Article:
How Not to Die Alone (Hardcover)
June 2019 Indie Next List
“Richard Roper’s debut is utterly delightful. I was spellbound from the very first page. Andrew’s job is a sensitive one: when someone dies at home alone, he is called to literally dig through personal effects — scraps of paper or old holiday cards — and determine if there are any next of kin. Andrew’s daily experience with the dearly departed, combined with his model train obsession, dysfunctional office mates, and an estranged sister, result in a compelling read. Funny, smart, and sad, Roper’s How Not to Die Alone is just wonderful.”
— Rachel Watkins, Avid Bookshop, Athens, GA
Smart, darkly funny, and life-affirming, How Not to Die Alone is the bighearted debut novel we all need, for fans of Eleanor Oliphant is Completely Fine, it's a story about love, loneliness, and the importance of taking a chance when we feel we have the most to lose.
"Wryly funny and quirkily charming."--Eleanor Brown, author of The Weird Sisters
Sometimes you need to risk everything...to find your something.
Andrew's been feeling stuck.
For years he's worked a thankless public health job, searching for the next of kin of those who die alone. Luckily, he goes home to a loving family every night. At least, that's what his coworkers believe.
Then he meets Peggy.
A misunderstanding has left Andrew trapped in his own white lie and his lonely apartment. When new employee Peggy breezes into the office like a breath of fresh air, she makes Andrew feel truly alive for the first time in decades.
Could there be more to life than this?
But telling Peggy the truth could mean losing everything. For twenty years, Andrew has worked to keep his heart safe, forgetting one important thing: how to live. Maybe it's time for him to start.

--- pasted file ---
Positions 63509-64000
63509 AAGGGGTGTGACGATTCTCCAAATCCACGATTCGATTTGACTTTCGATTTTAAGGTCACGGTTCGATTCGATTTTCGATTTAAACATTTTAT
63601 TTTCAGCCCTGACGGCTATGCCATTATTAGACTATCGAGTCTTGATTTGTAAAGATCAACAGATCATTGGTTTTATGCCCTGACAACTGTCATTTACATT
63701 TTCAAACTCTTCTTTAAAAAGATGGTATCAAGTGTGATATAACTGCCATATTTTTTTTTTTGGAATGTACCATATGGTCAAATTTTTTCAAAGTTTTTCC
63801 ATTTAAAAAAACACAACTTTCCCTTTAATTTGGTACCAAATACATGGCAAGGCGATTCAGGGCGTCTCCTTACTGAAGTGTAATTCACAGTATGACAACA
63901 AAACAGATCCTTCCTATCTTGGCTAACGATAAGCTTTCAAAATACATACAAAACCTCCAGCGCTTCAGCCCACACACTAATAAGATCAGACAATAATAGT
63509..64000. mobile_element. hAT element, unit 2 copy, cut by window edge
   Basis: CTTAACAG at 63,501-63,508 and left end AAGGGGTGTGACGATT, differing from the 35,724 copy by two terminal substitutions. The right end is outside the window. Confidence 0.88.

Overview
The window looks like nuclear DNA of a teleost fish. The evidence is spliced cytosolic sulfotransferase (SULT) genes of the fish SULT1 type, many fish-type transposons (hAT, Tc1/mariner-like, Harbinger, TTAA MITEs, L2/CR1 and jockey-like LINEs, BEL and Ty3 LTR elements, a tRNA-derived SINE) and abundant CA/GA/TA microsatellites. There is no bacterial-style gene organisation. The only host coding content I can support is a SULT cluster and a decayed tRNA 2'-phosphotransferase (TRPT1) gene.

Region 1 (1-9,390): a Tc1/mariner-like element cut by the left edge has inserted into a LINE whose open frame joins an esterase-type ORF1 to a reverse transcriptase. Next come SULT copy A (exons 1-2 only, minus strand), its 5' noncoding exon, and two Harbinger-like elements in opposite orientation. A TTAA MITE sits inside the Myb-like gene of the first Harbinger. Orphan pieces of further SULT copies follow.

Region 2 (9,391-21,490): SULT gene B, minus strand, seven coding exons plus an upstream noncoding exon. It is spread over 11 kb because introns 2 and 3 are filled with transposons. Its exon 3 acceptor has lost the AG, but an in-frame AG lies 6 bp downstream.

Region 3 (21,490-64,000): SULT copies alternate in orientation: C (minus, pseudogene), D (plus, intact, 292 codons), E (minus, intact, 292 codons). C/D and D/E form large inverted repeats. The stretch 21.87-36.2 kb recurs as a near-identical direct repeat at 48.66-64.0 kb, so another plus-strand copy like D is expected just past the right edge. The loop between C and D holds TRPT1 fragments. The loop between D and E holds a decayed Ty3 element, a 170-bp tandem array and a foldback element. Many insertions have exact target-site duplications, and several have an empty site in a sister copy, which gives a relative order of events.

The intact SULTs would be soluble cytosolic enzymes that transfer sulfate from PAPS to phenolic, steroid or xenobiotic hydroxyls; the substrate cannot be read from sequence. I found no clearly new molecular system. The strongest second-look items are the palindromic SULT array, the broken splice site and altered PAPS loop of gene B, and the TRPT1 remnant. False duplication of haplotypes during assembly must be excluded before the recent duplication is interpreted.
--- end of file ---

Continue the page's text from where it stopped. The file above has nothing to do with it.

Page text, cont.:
About the Author
Richard Roper is a nonfiction editor at Headline, where he works with authors such as James Acaster, Joel Dommett, Andrew O'Neill, and Frank Turner. How Not to Die Alone is inspired by an article he read about people whose job it is to follow up after people die alone. It is his debut novel.
Praise for How Not to Die Alone
“Just the kind of book I wanted to read in these times. Charming, empathetic, witty, emotional, and hopeful, Roper’s cast of quirky, vulnerable characters make for a truly warm and affecting debut.”
—J. Ryan Stradal, author of Kitchens of the Great Midwest
“[A] winning debut novel....Roper illuminates Andrew’s interior life to reveal not what an odd duck he is, but what odd ducks we all are.”
—New York Times Book Review
“Wryly funny and quirkily charming—perfect for fans of A Man Called Ove and Eleanor Oliphant Is Completely Fine.”
—Eleanor Brown, author of The Weird Sisters
"Richard Roper uplifts the human spirit and shows us how to embrace life and hope in his wickedly witty debut.”
—Phaedra Patrick, author of The Curious Charms of Arthur Pepper
“[An] off-beat and winning debut....How Not to Die Alone earns its pathos. Even more to its credit, it gives resiliency and the triumph of the human spirit a good name.”
—Wall Street Journal
“[A] charming debut [and] enjoyable read, How Not to Die Alone tackles a painful subject with goodhearted characters it’s easy to root for.”
“The pleasure in Roper’s winning, good-hearted tale is seeing this lonely sad sack cautiously rejoin the world.”
“Roper’s delightful debut is as funny as it is touching....This story of a neurotic, tenderhearted man struggling to learn how not to be alone is irresistible.”
"Simultaneously heartwarming and heartbreaking, Roper’s endearing debut novel is a wonderful exploration of loneliness and the universal desire for connection. Darkly funny and uplifting, How Not to Die Alone will leave you wanting to seize the day as you cheer the protagonist on."
—Bianca Marais, author of Hum If You Don't Know the Words
“Quirky and heartfelt....Andrew's past traumas are revealed gradually, and the reasons behind his isolation are heartbreaking and poignant. A moving and funny look at grief, hope, and the power of human connections.”
“Funny, moving and thought-provoking—I loved this.”
—Clare Mackintosh, author of After the End
“A lively blend of humor and earnest emotion....As Andrew slowly comes to grips with being his true self, without pretense, readers will root for him to find liberation and love. A wry, humorous story.”
“Tragic, sweet, and hopeful....This novel will appeal to fans of Gail Honeyman’s Eleanor Oliphant is Completely Fine.”